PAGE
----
LOL! 😀

    @ 24. Joseph G : I honestly can’t imagine how he could ever top this, …

    Photographing an astronaut who is actually *inside* the International Space Station through one of it’s portholes perhaps? 😉

    @ 23. Joseph G : Seriously, Mr. Legault is so damned good it’s ridiculous. I’m surprised the CIA hasn’t given him a job …

    Maybe they already have? Would we know it if he was? 😉

  24. Geoff

    Now if only we could only get a picture of the luner lander to prove we were there!

  25. Bill Campini

    Excellent shot of ISS and of the astronaut. This guy should be proud of himself.

  26. Many thanks for your nice comments!

    @Jan: each image of the final video sequence is a combination of 15 successive (and registered) raw images. This helps to decrease noise and to make details appear. One cannot rely on a single raw image, as it can be affected by many defects: noise, blur due to movement, turbulence speckle etc. as demonstrated in this page:

    @Don: the image from Martin Lewis is interesting, but it does not show an astronaut. If you look at my image, you can see how small is the astronaut, compared to the surrounding structures. Now look at Lewis’ image: the bright spot supposed to be the astronaut is much much larger than mine. This means that the light coming from an astronaut (in limited quantity, considering its size) is spread over this large spot -why not- but the consequence would be that the light is dimmed in proportion, at a point that it shall become invisible. In other words, the combination of the size and the brightness of this spot indicates that the source cannot be an astronaut but that it’s a much larger structure, certainly a part of Colombus or another part of the ISS in the background. At best, it could be the robotic arm, but even in this case the presence or the absence of the astronaut would have changed nothing to the image (therefore we cannot say that Lewis’ image shows an astronaut, not more than I am allowed to say that my image shows the ten fingers of Steve Bowen, or to say that my photo of the Sea of Tranquillity shows the lunar module :-) )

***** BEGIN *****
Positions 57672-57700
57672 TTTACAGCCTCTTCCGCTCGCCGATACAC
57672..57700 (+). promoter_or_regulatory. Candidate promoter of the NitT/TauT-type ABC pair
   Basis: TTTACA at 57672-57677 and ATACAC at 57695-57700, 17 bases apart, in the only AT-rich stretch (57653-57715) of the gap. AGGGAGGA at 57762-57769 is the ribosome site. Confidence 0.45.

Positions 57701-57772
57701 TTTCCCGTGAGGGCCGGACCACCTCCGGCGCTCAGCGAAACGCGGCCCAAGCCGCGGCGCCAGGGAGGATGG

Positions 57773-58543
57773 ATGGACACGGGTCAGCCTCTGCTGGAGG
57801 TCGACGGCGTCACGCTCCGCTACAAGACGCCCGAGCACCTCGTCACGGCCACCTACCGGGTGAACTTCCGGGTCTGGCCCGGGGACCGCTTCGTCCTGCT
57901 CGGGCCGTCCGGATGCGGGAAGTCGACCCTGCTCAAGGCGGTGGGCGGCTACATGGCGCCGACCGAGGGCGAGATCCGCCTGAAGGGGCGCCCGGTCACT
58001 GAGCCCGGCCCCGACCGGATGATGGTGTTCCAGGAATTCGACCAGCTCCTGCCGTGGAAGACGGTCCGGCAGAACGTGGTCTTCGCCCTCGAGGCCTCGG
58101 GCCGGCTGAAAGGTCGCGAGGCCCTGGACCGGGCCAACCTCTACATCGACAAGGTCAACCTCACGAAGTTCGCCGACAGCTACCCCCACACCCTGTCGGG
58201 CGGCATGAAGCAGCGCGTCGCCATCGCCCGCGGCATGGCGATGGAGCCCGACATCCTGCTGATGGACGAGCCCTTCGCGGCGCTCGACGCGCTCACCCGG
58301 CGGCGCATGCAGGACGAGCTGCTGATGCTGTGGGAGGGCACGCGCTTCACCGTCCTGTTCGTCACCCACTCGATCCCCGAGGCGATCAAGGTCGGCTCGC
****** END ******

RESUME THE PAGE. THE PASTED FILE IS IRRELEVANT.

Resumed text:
@Sam: the upper left structures are the end of Colombus module and the vertical stabilizer of Discovery.

  27. Nigel Depledge

    Geoff (27) said:

    Now if only we could only get a picture of the luner lander to prove we were there!

    We already have these. In close-up and glorious colour. They were taken by the Apollo astronauts while they were on the moon. If these pics don’t convince the HBs (hoax believers), what will a pic taken from anywhere else accomplish?

    (And, BTW, it’s a different kettle of fish altogether to try to take a photo of something small [<= 4 m across] on the surface of the moon about 240,000 miles away compared with taking a shot like this of something only a couple of hundrred miles away.)

  28. This man, Legault, this French man, clearly has too much talent.

    His talent must immediately be separated from his person and evenly divided among the masses.

    I kid. Seriously, Thierry, do you have children? If not, I encourage you to breed. Good genes must be passed along.

  29. Mary

    I had a look at his website. This is crazy stuff! WOW! Tremendously amazing!
    He does a link to a page explaining how he modified his telascope for satellite viewing and practiced by tracking airplanes.

  30. Amadan

    It’s obviously a fake:

    1. No footprints are visible.
    2. The “photographer” has a suspiciously French name. (Just like Galileo and Einstein)
    3. At that distance, spacemen are all PYGMIES AND DWARFS

    But of course our Illizardati Overlords will ensure I’m just laughed at. Anyone who threatens the Disney-Masonic Hegemony will face quick and ruthless retali

  31. Steve

    My son is friends with Steve Bowen’s sons (they are on a high school swim team together and carpool to practice). My son forwarded this to his son so the Bowen family has this link.

  32. Steve, it would be very nice to help me to contact Steve Bowen, I would really like to discuss a little bit with him (I want to say at least: “hey, I got you!” :-) )